Fellow blogger Rob pointed out a few weeks back that some birds begin their fall migration while summer is still going strong. Many of these are shorebirds, and so when we heard recently that Black Tern migration had already reached our local beaches, we were eager to see if we could track them down. Fortunately, it was very easy. We used eBird to find the large migrating flocks, mixed with other terns and shorebirds on the shore here in Tampa Bay.
Black Terns (Chlidonias niger) spend the summer breeding in Canada and the northern U.S. Their migration territory includes most of the rest of the United States, Mexico, Central America and the Caribbean. They end up along the northern coast of South America, where they spend the winter. (See range map here.) They rest along the way, often as part of large mixed flocks, on shorelines and in marshlands.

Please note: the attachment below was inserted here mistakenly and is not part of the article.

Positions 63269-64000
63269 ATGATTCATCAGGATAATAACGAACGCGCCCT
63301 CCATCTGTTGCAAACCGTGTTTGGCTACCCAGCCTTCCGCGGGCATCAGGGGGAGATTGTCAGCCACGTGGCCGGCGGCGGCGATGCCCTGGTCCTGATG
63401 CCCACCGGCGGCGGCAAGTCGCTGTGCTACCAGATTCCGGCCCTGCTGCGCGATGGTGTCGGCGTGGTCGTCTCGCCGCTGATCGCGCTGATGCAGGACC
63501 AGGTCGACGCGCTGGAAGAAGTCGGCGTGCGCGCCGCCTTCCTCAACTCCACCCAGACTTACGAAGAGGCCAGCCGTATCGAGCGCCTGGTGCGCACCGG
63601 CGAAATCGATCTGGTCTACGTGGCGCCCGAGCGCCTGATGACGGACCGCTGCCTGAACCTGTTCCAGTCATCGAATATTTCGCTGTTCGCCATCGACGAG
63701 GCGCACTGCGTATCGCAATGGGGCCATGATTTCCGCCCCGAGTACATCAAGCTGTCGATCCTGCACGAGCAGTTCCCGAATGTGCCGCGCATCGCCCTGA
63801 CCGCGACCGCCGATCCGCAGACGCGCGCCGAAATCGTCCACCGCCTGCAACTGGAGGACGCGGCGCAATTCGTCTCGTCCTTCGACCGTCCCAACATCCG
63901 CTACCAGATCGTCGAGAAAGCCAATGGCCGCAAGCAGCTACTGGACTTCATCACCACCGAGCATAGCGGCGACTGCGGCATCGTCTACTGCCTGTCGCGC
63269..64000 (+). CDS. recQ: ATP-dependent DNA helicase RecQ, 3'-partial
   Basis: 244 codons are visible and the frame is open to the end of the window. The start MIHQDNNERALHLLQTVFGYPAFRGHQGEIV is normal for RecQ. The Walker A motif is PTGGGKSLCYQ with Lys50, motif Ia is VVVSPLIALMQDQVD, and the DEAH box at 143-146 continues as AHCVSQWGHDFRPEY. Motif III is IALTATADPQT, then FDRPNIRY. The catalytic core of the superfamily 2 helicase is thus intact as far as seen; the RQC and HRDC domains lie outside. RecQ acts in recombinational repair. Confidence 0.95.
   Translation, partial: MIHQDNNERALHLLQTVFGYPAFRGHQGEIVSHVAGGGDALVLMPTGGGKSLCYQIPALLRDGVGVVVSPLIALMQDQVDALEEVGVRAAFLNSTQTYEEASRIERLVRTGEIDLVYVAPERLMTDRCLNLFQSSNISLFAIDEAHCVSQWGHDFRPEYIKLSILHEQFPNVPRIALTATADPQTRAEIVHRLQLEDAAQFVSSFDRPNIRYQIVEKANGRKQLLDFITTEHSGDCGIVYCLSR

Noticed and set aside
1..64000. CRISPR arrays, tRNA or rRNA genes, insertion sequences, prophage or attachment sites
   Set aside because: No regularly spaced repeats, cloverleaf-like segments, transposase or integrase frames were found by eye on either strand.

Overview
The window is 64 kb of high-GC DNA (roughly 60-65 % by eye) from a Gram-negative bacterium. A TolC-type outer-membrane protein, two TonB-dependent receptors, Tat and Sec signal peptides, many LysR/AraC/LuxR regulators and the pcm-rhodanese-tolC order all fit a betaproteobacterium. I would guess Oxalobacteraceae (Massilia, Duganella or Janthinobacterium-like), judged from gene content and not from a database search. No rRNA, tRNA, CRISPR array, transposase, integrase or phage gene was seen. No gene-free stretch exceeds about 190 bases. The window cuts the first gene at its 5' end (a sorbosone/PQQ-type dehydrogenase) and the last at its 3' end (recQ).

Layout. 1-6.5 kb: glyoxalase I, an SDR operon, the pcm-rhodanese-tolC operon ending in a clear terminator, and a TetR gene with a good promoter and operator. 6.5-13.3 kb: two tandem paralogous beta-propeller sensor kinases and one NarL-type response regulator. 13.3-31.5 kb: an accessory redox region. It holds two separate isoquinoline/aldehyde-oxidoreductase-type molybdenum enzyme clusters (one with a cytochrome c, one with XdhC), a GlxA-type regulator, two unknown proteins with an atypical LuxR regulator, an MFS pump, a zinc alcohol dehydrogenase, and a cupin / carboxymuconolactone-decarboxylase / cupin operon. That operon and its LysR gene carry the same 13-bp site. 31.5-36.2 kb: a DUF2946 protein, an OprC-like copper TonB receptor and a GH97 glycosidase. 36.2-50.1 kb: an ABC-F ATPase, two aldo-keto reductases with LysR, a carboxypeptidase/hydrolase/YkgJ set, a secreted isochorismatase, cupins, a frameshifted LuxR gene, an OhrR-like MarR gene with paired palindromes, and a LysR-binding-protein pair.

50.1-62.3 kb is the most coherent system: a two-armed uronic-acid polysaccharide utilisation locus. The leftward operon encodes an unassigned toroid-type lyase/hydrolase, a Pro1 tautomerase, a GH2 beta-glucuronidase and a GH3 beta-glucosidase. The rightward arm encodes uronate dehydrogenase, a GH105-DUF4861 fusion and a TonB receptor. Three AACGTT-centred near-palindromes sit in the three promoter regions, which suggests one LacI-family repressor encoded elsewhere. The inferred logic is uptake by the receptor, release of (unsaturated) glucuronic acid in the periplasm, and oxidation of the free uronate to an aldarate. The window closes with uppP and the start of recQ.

Their breeding plumage is very striking, a soft black coloration of the head and chest and gray wings. By the time they begin to head south, their plumage has become more mottled, and many juveniles haven’t yet attained those colors, so when identifying them at this time of the year, you can look for the black spot behind the eye, as seen on the birds to the far left in the photo below.
Here in Tampa Bay, these are birds that are only seen during migration, so there are only a few weeks each year to track them down. That’s why I love eBird’s Range and Point maps, which allow you to follow the progress of specific birds and check to see when they’re reported in your area. Learn more about eBird’s maps here, and get ready to enjoy fall migration season.